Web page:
They’ve stood together for nearly 900 years in the heart of this medieval city. Now the castle and cathedral are ready to reveal the secrets of their turbulent history.
Work on Carlisle Cathedral began in 1122 during the reign of Henry I. Founded as an Augustinian Priory, it was elevated to the rank of cathedral 11 years later: one of just four Augustinian churches in Britain to receive this honour. It may not be the largest English cathedral (only Oxford is smaller), but what it lacks in size, Carlisle more than makes up for in gothic splendour.
The most notable feature is the spectacular East Window. At 51 feet high and 26 feet wide, it is the largest and most complex in England. The upper part of the window depicts the last judgement of Christ and contains much of the original medieval glass, now well over 650 years old. As you move towards the East Window, beneath the glorious barrelled ceiling, make sure to take in the cathedral’s misericords – elaborately carved tip-up seats designed to stop monks from falling asleep during long services – not that they were always successful. Look for the scorch marks on the pillars either side where the candles of snoozing worshippers got a little too close for comfort!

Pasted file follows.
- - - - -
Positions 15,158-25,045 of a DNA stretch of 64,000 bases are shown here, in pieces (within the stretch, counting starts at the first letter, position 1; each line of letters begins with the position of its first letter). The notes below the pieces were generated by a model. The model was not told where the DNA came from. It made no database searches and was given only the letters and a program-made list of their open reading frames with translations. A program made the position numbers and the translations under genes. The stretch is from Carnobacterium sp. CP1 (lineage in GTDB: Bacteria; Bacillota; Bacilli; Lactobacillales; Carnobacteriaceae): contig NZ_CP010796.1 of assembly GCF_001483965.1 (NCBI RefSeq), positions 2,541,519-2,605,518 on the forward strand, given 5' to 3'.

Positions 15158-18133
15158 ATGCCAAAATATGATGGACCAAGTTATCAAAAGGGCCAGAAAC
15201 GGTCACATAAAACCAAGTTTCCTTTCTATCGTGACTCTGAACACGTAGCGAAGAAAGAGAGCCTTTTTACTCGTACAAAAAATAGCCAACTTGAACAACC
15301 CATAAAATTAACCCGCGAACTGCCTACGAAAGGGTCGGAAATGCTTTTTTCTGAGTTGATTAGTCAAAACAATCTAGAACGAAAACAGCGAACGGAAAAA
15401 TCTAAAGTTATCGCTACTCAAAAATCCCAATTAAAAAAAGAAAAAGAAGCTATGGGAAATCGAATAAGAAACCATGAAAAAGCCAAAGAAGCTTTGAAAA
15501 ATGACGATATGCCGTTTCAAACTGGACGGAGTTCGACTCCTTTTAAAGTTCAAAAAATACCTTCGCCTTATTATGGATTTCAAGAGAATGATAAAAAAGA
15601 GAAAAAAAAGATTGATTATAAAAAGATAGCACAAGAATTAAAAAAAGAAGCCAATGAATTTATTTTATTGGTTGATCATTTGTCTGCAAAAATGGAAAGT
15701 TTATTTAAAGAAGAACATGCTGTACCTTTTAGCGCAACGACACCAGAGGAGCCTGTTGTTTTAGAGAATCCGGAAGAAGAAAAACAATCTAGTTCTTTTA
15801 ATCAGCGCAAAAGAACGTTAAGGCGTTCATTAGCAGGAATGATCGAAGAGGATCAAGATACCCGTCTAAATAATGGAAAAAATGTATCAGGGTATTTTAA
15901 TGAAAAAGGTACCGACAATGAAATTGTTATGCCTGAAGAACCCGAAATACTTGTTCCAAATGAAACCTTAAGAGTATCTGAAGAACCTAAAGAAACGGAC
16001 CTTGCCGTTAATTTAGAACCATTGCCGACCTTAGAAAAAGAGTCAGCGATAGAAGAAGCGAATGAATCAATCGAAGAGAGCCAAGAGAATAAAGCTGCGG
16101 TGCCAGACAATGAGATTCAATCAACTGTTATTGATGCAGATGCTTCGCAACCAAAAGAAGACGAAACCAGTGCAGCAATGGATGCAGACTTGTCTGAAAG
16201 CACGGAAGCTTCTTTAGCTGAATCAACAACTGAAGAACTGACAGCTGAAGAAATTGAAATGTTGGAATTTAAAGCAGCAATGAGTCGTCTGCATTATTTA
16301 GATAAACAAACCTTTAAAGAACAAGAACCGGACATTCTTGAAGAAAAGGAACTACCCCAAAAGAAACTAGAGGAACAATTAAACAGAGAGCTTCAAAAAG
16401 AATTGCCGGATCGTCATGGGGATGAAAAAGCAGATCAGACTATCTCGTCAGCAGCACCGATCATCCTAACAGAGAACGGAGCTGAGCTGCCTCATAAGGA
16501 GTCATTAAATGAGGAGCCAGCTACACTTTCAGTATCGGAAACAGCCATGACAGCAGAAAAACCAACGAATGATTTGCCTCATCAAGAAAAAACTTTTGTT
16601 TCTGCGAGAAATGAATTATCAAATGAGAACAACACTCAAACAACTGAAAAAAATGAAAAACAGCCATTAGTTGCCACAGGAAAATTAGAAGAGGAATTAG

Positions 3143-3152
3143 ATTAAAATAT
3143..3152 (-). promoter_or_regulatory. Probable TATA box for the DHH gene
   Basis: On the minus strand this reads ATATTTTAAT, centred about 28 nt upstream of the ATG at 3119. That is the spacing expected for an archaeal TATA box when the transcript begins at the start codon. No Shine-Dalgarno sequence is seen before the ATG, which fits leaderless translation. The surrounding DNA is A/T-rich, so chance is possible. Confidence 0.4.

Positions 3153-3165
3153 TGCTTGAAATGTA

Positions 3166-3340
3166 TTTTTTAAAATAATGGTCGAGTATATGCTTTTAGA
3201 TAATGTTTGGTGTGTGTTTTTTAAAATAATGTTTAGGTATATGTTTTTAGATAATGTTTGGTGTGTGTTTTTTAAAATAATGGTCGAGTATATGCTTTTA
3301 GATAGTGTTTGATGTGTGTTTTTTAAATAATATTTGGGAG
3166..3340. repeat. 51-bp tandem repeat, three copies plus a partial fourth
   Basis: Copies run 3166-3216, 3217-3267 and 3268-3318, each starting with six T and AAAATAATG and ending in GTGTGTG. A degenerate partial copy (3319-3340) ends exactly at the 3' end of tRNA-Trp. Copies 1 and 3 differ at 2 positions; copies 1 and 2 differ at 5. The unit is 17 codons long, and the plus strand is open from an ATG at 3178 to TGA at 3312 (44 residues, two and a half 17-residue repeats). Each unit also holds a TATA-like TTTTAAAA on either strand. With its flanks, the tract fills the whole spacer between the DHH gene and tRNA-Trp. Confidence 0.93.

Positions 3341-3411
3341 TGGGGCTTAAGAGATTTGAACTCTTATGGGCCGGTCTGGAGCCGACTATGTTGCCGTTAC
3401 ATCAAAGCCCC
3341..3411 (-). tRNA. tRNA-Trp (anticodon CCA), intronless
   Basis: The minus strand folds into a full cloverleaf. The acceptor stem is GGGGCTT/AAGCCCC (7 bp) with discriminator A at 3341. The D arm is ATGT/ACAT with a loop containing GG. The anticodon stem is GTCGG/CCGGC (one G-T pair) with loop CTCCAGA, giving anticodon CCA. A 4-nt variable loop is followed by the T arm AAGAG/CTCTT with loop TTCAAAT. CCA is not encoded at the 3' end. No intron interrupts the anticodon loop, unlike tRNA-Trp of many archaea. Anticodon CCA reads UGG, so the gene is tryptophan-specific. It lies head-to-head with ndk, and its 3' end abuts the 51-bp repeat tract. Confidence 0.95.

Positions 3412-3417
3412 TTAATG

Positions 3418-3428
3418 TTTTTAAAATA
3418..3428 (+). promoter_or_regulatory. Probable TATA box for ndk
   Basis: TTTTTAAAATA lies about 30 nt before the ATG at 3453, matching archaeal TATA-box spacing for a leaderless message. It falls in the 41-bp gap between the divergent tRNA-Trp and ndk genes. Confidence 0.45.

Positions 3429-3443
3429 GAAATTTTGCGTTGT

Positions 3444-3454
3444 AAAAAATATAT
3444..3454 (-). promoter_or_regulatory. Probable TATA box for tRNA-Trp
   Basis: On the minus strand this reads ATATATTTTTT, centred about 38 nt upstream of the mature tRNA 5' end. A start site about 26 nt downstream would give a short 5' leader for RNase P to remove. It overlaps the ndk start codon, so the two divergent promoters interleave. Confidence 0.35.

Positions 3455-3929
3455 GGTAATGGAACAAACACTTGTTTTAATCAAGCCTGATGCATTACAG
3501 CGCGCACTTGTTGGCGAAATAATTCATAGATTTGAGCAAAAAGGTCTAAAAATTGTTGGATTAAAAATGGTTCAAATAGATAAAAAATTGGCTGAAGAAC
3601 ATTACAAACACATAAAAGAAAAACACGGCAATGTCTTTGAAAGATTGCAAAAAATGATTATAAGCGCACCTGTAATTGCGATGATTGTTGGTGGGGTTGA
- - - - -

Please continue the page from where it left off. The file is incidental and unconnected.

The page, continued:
Carlisle’s two most notable buildings were built just thirty years apart, and their history is so closely intertwined that stones from the cathedral were regularly ‘borrowed’ to fortify its neighbour. Work on Carlisle Castle began under William II (son of William the Conqueror) in 1093 when Cumberland was still considered part of Scotland. As a crucial strategic lynchpin, the castle changed hands many times over the next 700 years through skirmishes, rebellions and even the English Civil War.
This rich history is brought vividly to life in the castle’s many interactive displays and exhibits. Discover the stories of kings, noblemen and the infamous Border Reivers. Visit the very turret where Mary Queen of Scots was imprisoned by her cousin Elizabeth I, and uncover the real story behind the mysterious medieval graffiti found deep within the castle keep. The castle is also home to Carlisle’s newest visitor attraction, Cumbria’s Museum of Military Life, which displays the uniforms, weapons, medals and equipment of Cumbria’s County Infantry Regiment. Admission is extra but joint tickets are available from the castle.